Pu’erh is most popular as a digestive aid. Naked Me Tea says “the stomach and intestines break down food through a combination of acids and healthy bacteria. The micro-organisms that are present in pu-erh tea have shown to increase the healthy bacterial flora in the stomach and intestines, which may aid in proper digestion of foods. For this reason, it has been found beneficial to consume pu-erh tea after heavy meals to aid in better digestion.”

Basically, it’s a natural probiotic tea.


The term ‘herbal tea’ covers a wide variety of different things. Herbal teas can be made from fruits, spices, herbs and other plant materials, like roots or flowers. Sometimes, even non-plant foods, like chocolate, are added to an herbal tea blend for additional flavor.

You can buy herbal tea loose or in bags as you would any other tea. Many people buy specific medicinal herbs in bulk from health food stores and then make infusions, which are steeped for several hours, rather than just a few minutes. Unlike most other types of teas, herbal teas won’t become bitter or overly tannic if steeped for a long time. You can also make herbal tea from fresh herbs that you grow in your garden, like mint or that you get from the market, like ginger root.

It’s hard to break down the benefits of herbal tea, because there are so many types and there isn’t a single common ingredient, but there are some popular herbal teas that have notable health benefits that we’ll cover here.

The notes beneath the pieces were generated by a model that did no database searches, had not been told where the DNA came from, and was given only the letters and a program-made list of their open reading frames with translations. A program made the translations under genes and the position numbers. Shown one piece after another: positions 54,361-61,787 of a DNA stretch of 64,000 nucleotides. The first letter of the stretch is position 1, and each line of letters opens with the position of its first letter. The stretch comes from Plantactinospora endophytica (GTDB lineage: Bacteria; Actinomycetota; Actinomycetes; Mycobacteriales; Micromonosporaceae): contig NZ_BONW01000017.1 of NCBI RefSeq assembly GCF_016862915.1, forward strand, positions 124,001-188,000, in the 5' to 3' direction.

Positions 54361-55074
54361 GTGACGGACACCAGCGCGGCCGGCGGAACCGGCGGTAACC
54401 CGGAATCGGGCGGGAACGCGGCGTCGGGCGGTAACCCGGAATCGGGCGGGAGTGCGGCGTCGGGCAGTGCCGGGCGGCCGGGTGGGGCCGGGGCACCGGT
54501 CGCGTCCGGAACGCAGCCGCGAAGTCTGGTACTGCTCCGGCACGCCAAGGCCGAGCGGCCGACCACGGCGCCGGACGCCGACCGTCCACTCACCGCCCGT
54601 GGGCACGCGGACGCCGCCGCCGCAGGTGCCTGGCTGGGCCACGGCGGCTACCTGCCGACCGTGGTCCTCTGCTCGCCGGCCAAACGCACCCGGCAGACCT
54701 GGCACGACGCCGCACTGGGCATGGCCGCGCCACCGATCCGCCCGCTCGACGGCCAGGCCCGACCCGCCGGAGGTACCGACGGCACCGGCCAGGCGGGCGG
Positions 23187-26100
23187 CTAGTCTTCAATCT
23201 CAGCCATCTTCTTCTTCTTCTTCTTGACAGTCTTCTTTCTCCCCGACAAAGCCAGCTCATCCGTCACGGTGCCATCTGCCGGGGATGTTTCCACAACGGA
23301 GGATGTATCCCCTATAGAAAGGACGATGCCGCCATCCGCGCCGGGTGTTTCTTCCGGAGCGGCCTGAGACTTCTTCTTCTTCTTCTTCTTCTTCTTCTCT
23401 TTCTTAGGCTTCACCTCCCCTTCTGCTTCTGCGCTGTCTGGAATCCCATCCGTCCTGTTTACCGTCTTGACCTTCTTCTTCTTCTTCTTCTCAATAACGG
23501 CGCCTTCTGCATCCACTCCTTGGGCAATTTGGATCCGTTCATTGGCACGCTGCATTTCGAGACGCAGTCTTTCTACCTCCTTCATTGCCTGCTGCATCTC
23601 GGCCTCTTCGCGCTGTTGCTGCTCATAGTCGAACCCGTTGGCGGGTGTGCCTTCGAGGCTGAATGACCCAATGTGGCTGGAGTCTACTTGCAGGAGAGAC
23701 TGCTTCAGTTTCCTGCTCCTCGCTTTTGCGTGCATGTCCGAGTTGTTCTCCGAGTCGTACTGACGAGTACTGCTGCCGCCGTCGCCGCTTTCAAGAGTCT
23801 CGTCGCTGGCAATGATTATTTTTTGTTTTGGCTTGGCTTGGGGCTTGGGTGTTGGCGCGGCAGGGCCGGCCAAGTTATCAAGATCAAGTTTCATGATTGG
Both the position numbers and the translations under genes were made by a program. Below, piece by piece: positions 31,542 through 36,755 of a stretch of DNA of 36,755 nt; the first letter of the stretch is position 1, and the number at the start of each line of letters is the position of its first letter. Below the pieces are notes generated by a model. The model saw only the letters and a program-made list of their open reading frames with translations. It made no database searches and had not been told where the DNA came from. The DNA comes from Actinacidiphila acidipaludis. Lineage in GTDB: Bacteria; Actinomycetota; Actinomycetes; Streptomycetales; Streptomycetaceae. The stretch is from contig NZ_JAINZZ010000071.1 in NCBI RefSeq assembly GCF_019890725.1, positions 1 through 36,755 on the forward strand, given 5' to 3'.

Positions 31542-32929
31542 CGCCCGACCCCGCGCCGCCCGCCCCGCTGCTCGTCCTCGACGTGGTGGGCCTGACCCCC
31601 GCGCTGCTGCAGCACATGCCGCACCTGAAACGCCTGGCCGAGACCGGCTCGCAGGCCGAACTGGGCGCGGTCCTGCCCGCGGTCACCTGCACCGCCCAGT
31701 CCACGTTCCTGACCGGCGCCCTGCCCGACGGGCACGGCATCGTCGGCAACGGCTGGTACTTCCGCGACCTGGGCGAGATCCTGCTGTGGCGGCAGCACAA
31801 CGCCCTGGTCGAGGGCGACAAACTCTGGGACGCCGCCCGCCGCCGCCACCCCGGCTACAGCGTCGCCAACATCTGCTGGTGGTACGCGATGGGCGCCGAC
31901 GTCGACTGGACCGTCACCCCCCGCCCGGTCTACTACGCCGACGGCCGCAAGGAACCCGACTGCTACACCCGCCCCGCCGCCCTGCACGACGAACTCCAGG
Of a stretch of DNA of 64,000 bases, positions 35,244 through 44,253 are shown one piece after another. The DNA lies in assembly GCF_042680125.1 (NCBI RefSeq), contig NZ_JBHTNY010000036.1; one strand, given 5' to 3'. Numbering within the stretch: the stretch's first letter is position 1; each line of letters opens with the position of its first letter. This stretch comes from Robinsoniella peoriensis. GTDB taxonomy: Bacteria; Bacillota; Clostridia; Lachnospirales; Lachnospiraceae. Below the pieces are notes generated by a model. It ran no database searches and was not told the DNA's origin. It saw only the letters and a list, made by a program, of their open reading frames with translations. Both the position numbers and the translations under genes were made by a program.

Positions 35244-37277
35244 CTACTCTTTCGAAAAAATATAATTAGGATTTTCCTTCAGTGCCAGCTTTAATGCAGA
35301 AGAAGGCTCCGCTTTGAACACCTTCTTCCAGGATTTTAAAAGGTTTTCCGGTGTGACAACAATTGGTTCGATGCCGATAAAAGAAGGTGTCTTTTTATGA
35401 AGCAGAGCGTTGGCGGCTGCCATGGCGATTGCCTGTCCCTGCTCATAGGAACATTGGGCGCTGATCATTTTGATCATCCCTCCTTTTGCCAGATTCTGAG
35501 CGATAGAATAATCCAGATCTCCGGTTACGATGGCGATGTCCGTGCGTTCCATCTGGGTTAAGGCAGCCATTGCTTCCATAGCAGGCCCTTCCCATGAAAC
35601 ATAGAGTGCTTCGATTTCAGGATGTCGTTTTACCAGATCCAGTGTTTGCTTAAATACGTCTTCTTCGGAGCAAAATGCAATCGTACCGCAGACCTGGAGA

Peppermint teas are great for digestion, soothing stomach cramps and acid reflux. Red raspberry leaf tea can really help prevent pms and menstrual pain when used regularly. Chamomile is a soothing herb to add to your day if you’re feeling stressed, as it helps you relax and can even help you sleep. Milk thistle and dandelion leaf teas are often used as liver detoxifiers. Finally, rosehip tea is a great source of vitamin C, which is good for your immune system.

Those are just a few popular herbal teas — there are plenty more on the market, all with their own sets of benefits. Blending herbs yourself or buying teas that contain a blend of herbs is a great way to enhance flavor while combining benefits.


Mate, or yerba mate, is made from the leaves of the holly tree which grows in the South American rainforest. The mate leaf is a natural stimulant that also contains caffeine, giving you nearly as much energy as a coffee would without the jitters or the crash.

This feature makes yerba mate a great tea for mental stimulation and energy.